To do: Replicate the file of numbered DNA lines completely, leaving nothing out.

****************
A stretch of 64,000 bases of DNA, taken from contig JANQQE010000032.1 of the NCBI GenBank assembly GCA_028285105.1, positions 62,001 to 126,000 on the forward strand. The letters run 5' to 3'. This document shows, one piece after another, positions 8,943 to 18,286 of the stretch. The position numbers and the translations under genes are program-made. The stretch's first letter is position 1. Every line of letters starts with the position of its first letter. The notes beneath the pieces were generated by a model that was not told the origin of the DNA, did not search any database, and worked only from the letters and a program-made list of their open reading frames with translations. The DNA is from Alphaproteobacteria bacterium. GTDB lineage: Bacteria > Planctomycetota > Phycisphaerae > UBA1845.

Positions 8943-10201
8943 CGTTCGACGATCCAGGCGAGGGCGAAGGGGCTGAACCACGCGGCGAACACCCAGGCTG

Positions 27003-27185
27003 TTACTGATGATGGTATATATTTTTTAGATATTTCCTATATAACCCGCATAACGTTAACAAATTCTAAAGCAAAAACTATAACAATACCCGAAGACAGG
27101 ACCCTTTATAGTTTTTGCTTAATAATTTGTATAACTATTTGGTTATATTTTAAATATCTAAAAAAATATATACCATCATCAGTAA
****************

A stretch of 64,000 bases of DNA, taken from contig JANQQE010000032.1 of the NCBI GenBank assembly GCA_028285105.1, positions 62,001 to 126,000 on the forward strand. The letters run 5' to 3'. This document shows, one piece after another, positions 8,943 to 18,286 of the stretch. The position numbers and the translations under genes are program-made. The stretch's first letter is position 1. Every line of letters starts with the position of its first letter. The notes beneath the pieces were generated by a model that was not told the origin of the DNA, did not search any database, and worked only from the letters and a program-made list of their open reading frames with translations. The DNA is from Alphaproteobacteria bacterium. GTDB lineage: Bacteria > Planctomycetota > Phycisphaerae > UBA1845.

Positions 8943-10201
8943 CGTTCGACGATCCAGGCGAGGGCGAAGGGGCTGAACCACGCGGCGAACACCCAGGCTG

Positions 27003-27185
27003 TTACTGATGATGGTATATATTTTTTAGATATTTCCTATATAACCCGCATAACGTTAACAAATTCTAAAGCAAAAACTATAACAATACCCGAAGACAGG
27101 ACCCTTTATAGTTTTTGCTTAATAATTTGTATAACTATTTGGTTATATTTTAAATATCTAAAAAAATATATACCATCATCAGTAA